Innovations in Planned Care at a Cherokee Nation Clinic

The Cherokee Nation AMO Salina Health Center
Tahlequah, Oklahoma, USA


The Cherokee Nation AMO Salina Health Center, located in rural northeastern Oklahoma, has been a participant since January 2007 in Innovations in Planned Care (IPC), a Learning and Innovation Community sponsored by IHI and the Indian Health Service (IHS) Chronic Care Initiative. The purpose of the initiative is to transform the current Indian Health System to a patient-centered system with planned care for all patients, in order to reduce the prevalence and improve the management of chronic conditions.


AMO Salina Health Center:

Brett Gray, MD, Medical Director, AMO Salina Health Center, Care Team Physician
Rae Ann Meisenheimer, RN, Care Manager/Diabetes Coordinator, Care Team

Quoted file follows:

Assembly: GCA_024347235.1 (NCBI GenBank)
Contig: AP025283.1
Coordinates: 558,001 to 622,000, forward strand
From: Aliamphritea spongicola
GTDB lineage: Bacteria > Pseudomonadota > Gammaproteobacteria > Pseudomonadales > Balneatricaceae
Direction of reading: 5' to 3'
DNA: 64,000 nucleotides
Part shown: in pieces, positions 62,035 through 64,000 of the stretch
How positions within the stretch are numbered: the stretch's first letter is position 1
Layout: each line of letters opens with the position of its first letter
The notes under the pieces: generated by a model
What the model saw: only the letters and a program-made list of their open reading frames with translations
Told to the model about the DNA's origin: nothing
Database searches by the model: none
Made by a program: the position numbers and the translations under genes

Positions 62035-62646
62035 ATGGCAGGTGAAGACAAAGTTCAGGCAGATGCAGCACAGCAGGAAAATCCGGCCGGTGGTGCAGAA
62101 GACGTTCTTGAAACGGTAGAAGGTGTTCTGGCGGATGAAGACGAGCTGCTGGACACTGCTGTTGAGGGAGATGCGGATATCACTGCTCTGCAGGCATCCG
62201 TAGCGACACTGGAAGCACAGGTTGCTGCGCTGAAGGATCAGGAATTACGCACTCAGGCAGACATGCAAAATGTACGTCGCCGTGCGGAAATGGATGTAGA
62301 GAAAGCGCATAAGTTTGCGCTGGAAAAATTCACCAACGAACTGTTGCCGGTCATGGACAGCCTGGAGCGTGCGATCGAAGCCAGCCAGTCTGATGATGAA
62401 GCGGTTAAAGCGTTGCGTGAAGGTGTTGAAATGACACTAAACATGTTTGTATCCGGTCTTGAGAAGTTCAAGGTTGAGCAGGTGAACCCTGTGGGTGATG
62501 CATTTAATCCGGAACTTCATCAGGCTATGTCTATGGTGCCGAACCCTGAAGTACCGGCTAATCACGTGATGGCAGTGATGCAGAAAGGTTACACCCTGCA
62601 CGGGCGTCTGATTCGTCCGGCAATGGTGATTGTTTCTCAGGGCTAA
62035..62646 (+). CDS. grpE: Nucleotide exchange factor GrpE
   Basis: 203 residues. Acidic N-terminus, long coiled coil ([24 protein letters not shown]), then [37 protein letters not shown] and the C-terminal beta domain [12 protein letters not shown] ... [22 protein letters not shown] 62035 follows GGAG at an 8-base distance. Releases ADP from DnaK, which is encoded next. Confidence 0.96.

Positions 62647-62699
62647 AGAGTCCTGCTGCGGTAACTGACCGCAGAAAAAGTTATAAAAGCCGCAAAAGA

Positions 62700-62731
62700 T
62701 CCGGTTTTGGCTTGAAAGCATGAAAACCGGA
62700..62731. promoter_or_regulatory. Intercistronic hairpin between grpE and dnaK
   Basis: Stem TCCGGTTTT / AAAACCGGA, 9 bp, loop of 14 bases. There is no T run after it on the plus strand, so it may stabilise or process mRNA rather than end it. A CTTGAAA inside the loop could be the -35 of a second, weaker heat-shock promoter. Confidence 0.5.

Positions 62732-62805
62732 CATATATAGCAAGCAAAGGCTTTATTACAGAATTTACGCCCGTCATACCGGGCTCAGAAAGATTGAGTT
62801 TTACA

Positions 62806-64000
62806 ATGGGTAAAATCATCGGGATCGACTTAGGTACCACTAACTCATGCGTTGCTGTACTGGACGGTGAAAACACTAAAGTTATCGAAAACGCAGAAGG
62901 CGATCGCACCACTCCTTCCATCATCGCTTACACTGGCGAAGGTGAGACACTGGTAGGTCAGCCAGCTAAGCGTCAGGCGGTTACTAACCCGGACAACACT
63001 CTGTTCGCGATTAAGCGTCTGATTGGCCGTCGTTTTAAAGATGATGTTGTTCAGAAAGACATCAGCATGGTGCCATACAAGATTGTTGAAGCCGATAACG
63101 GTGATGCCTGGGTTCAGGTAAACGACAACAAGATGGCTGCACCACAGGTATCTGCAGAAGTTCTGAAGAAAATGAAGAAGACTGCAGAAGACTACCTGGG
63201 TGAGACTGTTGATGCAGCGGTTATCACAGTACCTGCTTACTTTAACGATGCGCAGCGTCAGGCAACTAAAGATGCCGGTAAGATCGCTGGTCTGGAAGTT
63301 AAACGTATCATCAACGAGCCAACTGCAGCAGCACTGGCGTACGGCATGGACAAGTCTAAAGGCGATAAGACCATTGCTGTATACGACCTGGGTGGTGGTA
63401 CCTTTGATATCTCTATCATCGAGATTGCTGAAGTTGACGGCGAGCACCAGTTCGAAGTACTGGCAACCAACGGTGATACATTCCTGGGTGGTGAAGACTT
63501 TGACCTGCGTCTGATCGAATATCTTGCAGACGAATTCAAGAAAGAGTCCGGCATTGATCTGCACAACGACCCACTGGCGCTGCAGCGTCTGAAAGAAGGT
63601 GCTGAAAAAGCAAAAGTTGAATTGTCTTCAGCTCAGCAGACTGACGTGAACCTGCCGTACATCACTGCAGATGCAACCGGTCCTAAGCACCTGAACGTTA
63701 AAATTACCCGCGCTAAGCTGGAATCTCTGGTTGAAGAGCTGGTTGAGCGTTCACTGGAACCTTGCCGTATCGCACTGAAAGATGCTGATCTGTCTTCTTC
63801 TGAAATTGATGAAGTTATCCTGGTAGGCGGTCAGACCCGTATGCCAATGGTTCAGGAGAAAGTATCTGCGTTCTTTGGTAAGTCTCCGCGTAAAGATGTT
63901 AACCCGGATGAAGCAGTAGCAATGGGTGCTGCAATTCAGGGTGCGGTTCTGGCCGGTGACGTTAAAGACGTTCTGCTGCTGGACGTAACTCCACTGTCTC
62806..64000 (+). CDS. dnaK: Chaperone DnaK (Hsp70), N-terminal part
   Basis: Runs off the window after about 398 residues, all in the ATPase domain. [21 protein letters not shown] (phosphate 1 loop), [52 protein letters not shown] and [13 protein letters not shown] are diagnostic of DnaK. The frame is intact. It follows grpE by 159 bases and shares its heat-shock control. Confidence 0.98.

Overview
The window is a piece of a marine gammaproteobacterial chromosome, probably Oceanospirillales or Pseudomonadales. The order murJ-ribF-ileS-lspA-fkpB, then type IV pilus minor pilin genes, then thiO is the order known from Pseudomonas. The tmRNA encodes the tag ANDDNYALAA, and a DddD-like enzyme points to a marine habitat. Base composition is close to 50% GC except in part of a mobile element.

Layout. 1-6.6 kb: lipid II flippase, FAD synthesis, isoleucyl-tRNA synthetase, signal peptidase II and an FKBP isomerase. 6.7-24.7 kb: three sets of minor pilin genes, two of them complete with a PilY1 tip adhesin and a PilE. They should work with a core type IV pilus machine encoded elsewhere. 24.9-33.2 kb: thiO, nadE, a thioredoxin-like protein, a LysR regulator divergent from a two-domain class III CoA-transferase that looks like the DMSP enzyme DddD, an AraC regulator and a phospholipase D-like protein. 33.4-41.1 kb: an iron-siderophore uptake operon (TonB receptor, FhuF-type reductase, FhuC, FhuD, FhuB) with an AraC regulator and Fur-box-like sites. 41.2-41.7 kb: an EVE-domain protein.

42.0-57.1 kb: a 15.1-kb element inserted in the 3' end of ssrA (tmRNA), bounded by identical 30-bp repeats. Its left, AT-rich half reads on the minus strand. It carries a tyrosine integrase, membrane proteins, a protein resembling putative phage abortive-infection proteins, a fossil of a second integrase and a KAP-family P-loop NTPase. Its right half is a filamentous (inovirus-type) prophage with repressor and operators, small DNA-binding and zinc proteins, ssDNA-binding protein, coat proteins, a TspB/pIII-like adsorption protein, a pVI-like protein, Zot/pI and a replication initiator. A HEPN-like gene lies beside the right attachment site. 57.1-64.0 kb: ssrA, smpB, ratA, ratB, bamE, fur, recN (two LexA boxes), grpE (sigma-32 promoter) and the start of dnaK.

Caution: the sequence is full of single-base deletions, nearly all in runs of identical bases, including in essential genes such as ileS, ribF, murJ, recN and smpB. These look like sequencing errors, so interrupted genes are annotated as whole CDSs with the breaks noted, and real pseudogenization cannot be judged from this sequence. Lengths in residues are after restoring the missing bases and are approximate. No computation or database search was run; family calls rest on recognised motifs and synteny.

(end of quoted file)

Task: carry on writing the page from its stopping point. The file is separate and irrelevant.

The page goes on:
Shannon Backwater, LPN, Care Team
Kimberley Bobb, Medical Assistant, Care Team
Heather Zimmerman, ARNP, Project Leader on-site (January 2007 – July 2008)
Charles Smith, MPA, Senior Clinic Administrator, AMO Salina Health Center, Improvement Team Member


Cherokee Nation Administration:
Gloria Grim, MD, Medical Director, Cherokee Nation, Executive Leader for Improvement Team
Teresa Chaudoin, MPH, MA, Director, Cherokee Nation Diabetes Program, Improvement Team Sponsor
Rhonda Stanley, BSN, Cherokee Nation Nursing Adviser, Improvement Team Member



The Salina Health Center provides care to 8,000 patients and had 5.4 primary care providers at the start of the IPC. We began with Dr. Gray’s Care Team and set out to achieve the following: “We will transform our health care system into one in which health care teams partner with patients and families to meet their health care needs and goals. We are committed to providing care that is appropriate, safe, and evidence-based, in a timely, cost-efficient, collaborative manner. Our goal is to improve the health and reduce the burden of chronic disease on Cherokee citizens, families, and communities.”